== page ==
In one sense not much will be different, but in another we have learned a great deal. First and foremost, we will address the structural failures that occurred at the end on the boom and the rigging attachments to the boat. In South Africa we re-engineered the end of the boom to better support the sheaves (pulleys) that were ripped out during the accidental jibe. This shall be carefully checked again and the boom, as well as the mast, will be scanned with ultrasound looking for any possible structural weaknesses. Next, we will totally replace the fittings of the rigging, which hold up the mast and sails to their attachment points on the boat. We will look seriously at the sail inventory, and will replace and modify to the conditions experienced.
Then there are many trivial items that have more to do with personal comforts, such as a greater variety of food, spices, and a wider selection of music and reading material. I will also be able to get some weight off of the boat as I was carrying some gear that I now know that I will not need.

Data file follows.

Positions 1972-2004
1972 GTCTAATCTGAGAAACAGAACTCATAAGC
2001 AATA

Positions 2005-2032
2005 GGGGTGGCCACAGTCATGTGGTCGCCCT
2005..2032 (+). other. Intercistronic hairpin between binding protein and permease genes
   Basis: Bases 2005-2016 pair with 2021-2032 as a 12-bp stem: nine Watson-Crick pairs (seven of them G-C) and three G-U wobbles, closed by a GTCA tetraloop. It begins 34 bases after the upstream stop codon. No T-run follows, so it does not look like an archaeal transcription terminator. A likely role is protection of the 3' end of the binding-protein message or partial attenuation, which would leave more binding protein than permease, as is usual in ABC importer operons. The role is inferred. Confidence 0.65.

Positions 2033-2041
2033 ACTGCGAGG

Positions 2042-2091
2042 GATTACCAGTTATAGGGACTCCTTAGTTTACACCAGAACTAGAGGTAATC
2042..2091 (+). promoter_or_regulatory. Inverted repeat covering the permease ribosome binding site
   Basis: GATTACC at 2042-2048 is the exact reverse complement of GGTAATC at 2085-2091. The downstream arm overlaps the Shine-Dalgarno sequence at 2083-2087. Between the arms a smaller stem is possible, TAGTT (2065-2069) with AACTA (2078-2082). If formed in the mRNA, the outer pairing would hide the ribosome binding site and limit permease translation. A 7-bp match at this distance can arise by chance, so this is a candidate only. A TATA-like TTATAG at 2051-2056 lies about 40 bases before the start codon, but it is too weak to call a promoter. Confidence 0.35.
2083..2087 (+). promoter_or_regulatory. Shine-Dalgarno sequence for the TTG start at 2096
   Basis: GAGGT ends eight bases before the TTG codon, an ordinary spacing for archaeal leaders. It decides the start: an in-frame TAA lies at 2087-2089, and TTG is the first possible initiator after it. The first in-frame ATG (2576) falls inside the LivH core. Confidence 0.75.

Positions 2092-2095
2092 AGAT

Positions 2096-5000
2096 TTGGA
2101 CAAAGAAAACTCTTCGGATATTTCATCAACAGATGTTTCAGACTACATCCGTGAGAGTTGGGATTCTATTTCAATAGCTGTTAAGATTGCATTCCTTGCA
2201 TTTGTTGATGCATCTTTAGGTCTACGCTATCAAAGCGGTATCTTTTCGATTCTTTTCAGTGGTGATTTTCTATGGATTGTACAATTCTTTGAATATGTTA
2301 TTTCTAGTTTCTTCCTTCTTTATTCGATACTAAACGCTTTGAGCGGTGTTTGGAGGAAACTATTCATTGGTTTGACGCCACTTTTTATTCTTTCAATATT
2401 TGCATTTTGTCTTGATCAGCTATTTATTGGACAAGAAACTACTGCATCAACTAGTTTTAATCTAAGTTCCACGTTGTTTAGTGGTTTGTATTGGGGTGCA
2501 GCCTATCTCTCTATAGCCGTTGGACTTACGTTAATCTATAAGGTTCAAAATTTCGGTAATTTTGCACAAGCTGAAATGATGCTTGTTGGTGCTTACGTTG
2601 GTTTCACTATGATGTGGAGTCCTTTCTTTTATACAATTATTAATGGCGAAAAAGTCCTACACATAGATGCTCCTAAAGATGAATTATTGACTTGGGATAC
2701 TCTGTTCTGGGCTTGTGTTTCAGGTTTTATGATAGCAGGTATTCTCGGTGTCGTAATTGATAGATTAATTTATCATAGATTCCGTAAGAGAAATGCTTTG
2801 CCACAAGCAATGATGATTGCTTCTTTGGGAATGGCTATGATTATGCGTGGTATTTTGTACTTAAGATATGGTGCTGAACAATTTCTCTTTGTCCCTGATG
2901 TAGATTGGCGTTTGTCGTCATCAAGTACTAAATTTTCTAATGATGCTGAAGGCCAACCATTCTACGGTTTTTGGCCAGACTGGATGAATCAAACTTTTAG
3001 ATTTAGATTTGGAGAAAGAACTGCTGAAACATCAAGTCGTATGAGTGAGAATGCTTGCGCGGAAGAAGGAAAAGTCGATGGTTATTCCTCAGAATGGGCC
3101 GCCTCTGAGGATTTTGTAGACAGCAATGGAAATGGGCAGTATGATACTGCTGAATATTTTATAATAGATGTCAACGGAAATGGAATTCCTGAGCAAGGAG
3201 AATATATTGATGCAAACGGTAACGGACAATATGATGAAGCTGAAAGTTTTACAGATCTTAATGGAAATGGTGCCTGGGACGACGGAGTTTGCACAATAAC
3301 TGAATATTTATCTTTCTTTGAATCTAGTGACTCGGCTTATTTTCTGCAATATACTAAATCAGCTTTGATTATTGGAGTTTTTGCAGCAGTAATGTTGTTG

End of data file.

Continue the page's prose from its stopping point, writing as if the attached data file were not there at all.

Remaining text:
Also, I am now a more experienced solo sailor. Prior to the challenge I had only sixteen days solo, but now I have some 65 solo days and those are in a variety of conditions. My experience, along with a stronger boat, gives me a greater level of confidence than I had before, and thus, I expect to sail more aggressively and faster.
Finally, I did not know how I would manage to be alone for those 150 or so days. Well, I survived 50 days solo, and while I found it hard going at times, it will be training for the next time so I will be better able to manage than otherwise would have been the case. Some sailors have gone bonkers after just a few days at sea and I have had a crew member approach me in the middle of the ocean saying he “wanted off.” It’s true we don’t know how we will react when out of sight of land with or without crew. But I have been tested and these are now major concerns. I am therefore better prepared and very excited to restart.